That kind of point-counterpoint defines the Zaceks' money personalities. Eldon acknowledges being more of a spender, and Mellan describes Sue as "more of the hoarder or saver."
But neither has ever been good at budgeting. Sue likes to buy things that are a good value — like the $10 jeans she buys her family at a local store — or gold, which, unlike costume jewelry, holds its value. Eldon says he buys things when he sees them if they seem "right for the kids or right for my wife." Because he says his income "goes up and down, it depends how flush I am at the end of the month."
Telling the kids
The couple had a talk with their kids when Wachovia and other banks' financial problems hit the news this fall: "We told them that things are going to get worse before they get better, so we have to be very careful about what we buy," Sue says.
Eldon, Jr. reminded them last month, too: "You need to set your expectations a little bit lower. From what our past Christmas has been, this one is not going to be as strong."
Mellan asked the family to also have a discussion about what's most meaningful to each of them about the holidays and how they could preserve that — "assuming that not everyone says it's getting gifts," Mellan says.
That was a particularly important point for the Zaceks to hear. They had let their weekly game night slide a bit since their four schedules became difficult to manage.
While she was impressed that the family already spends considerable amounts of quality time together, Mellan encouraged them to focus on activities that didn't involve material things.
Mellan encouraged Eldon Jr. to learn "limit setting" with money. "I know, it's a muscle you didn't have before," she said. "But you won't feel deprived. You feel virtuous. It's like living in a different universe."
Good Morning America's technology contributor, Becky Worley, made limit setting a lot easier for the high-tech family. The kids' Christmas wish lists included video gaming accessories, digital watches, MP3 players, music players and some video camera needs.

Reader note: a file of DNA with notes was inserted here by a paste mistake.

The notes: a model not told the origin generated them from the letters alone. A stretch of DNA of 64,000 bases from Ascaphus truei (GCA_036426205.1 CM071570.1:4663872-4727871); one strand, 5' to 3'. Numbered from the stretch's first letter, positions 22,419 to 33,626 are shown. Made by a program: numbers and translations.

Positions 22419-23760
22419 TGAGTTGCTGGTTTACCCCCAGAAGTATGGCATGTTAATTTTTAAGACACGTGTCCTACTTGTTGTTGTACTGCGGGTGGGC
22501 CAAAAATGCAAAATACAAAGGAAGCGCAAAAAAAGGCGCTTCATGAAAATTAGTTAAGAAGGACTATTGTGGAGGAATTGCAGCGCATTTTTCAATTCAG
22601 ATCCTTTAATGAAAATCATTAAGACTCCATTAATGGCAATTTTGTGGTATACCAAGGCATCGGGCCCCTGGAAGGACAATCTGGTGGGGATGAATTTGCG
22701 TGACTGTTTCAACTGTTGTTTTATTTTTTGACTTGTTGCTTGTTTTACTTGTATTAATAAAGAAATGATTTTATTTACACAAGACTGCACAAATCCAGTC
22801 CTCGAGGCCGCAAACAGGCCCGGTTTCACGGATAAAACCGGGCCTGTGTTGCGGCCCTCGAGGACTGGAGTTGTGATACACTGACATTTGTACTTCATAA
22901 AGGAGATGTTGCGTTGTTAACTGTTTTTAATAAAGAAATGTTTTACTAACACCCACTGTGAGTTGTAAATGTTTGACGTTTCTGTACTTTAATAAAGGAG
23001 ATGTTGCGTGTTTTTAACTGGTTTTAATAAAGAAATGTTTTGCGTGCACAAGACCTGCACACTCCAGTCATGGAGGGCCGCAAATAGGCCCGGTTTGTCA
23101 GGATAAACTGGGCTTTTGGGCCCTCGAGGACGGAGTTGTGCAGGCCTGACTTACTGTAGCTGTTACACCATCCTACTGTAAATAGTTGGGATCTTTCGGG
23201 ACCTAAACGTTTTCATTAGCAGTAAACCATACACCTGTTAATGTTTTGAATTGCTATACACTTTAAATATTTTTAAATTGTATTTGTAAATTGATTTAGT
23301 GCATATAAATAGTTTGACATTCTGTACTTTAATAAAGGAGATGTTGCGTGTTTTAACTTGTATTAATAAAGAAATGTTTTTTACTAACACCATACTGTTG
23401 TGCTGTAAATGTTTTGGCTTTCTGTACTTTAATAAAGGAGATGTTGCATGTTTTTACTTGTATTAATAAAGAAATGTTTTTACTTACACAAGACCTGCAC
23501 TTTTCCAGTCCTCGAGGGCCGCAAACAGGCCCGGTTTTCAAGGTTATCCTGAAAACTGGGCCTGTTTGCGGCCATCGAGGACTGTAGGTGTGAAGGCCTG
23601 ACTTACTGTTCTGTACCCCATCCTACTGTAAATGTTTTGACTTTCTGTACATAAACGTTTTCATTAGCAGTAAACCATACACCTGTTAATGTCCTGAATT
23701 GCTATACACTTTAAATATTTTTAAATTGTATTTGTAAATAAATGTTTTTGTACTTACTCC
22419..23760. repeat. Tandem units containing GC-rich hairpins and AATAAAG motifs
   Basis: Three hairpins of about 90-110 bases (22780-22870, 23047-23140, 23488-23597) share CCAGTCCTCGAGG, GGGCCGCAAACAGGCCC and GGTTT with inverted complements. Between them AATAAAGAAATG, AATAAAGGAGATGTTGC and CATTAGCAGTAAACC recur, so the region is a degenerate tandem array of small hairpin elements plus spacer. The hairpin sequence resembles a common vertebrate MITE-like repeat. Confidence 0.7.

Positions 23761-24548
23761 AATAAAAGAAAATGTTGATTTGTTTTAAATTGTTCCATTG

Worley's suggestion: Instead of browsing the local electronics store, look for deals online.
She also urged the Zaceks to consider refurbished iPods, as that's the brand of MP3 player the kids want. Refurbished doesn't mean the merchandise was broken and rebuilt, Worley says. Typically, it was returned, then certified by the company to be sold again — at 35% to 40% discounts, she says.
Without giving away any holiday gift secrets, Worley talked the couple into coming up with their own music-based gift set — with all items purchased separately, then dressed up in a gift basket — which would be less than half the price of something similar that Valerie wanted. She also encouraged Eldon to use his "geek skills" to download software and other technology that would make a great gift for their daughter.
Sue says one of the benefits of this process was that it forced her family to carve out time to think about what's important and how much they enjoy spending time with each other.
"We just need to spend time more than we need to spend money," Sue says.